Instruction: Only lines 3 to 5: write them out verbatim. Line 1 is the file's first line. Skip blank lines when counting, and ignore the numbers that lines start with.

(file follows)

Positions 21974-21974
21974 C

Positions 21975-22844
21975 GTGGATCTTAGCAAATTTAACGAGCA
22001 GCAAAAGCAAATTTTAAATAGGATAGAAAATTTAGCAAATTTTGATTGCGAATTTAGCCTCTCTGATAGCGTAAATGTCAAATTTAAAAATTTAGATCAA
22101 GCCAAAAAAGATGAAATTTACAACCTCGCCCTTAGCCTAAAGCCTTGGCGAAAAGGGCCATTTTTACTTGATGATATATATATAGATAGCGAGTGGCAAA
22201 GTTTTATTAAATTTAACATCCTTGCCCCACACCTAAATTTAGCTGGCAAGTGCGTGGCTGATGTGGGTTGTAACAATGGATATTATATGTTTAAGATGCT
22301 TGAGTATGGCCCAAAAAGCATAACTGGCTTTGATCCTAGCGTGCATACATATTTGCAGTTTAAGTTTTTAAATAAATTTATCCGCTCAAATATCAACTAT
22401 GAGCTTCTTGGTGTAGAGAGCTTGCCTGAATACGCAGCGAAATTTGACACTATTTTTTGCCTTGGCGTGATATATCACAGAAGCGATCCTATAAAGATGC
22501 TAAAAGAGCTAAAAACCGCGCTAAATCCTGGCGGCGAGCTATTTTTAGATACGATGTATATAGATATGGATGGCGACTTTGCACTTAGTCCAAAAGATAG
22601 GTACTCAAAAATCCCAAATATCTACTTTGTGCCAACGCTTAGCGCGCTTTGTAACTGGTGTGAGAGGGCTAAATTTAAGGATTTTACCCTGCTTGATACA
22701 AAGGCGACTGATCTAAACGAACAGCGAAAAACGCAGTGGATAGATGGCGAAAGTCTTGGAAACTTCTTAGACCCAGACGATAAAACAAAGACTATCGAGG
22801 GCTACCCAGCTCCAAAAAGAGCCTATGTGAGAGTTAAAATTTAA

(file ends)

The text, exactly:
Positions 21975-22844
21975 GTGGATCTTAGCAAATTTAACGAGCA
22001 GCAAAAGCAAATTTTAAATAGGATAGAAAATTTAGCAAATTTTGATTGCGAATTTAGCCTCTCTGATAGCGTAAATGTCAAATTTAAAAATTTAGATCAA